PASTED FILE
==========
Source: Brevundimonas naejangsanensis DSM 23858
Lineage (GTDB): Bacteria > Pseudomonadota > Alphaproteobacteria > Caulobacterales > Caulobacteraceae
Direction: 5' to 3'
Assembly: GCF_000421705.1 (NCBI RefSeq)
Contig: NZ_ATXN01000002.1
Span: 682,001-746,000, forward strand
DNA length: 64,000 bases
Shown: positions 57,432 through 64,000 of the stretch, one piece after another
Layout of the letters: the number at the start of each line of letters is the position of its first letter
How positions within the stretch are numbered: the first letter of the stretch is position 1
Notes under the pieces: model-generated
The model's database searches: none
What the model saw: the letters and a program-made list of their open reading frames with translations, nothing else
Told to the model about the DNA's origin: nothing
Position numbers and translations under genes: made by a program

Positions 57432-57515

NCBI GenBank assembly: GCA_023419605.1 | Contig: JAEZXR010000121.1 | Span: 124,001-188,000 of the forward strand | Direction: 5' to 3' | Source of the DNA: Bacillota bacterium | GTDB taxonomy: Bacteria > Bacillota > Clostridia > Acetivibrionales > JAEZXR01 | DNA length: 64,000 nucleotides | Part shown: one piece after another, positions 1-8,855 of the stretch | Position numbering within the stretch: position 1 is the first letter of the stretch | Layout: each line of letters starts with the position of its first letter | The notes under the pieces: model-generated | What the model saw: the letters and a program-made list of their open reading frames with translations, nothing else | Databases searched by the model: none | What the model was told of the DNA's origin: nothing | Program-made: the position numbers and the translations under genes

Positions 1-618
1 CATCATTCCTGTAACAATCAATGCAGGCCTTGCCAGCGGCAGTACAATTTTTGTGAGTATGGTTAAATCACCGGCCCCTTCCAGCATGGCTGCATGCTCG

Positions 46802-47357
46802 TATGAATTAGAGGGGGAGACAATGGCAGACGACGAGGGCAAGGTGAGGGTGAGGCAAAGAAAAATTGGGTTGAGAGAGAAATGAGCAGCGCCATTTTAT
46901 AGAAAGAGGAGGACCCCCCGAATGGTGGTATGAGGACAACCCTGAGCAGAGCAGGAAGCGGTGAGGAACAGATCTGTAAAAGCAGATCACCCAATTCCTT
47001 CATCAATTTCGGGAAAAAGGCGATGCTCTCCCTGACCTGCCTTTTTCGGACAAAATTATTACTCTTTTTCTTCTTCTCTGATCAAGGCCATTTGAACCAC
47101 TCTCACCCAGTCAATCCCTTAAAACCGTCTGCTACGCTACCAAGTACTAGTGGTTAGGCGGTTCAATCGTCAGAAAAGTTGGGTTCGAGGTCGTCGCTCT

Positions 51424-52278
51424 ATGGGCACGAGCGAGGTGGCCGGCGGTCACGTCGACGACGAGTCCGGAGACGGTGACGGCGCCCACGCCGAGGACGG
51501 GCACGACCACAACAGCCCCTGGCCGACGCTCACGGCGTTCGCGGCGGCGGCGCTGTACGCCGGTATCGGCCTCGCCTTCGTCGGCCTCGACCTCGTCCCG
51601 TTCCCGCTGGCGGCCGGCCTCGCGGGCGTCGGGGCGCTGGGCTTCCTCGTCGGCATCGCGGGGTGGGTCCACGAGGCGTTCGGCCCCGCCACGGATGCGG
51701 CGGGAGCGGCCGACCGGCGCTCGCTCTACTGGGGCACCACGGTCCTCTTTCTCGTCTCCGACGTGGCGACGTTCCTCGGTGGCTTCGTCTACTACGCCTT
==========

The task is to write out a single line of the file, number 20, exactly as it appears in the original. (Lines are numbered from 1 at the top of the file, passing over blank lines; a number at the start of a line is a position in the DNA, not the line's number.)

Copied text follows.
Positions 46802-47357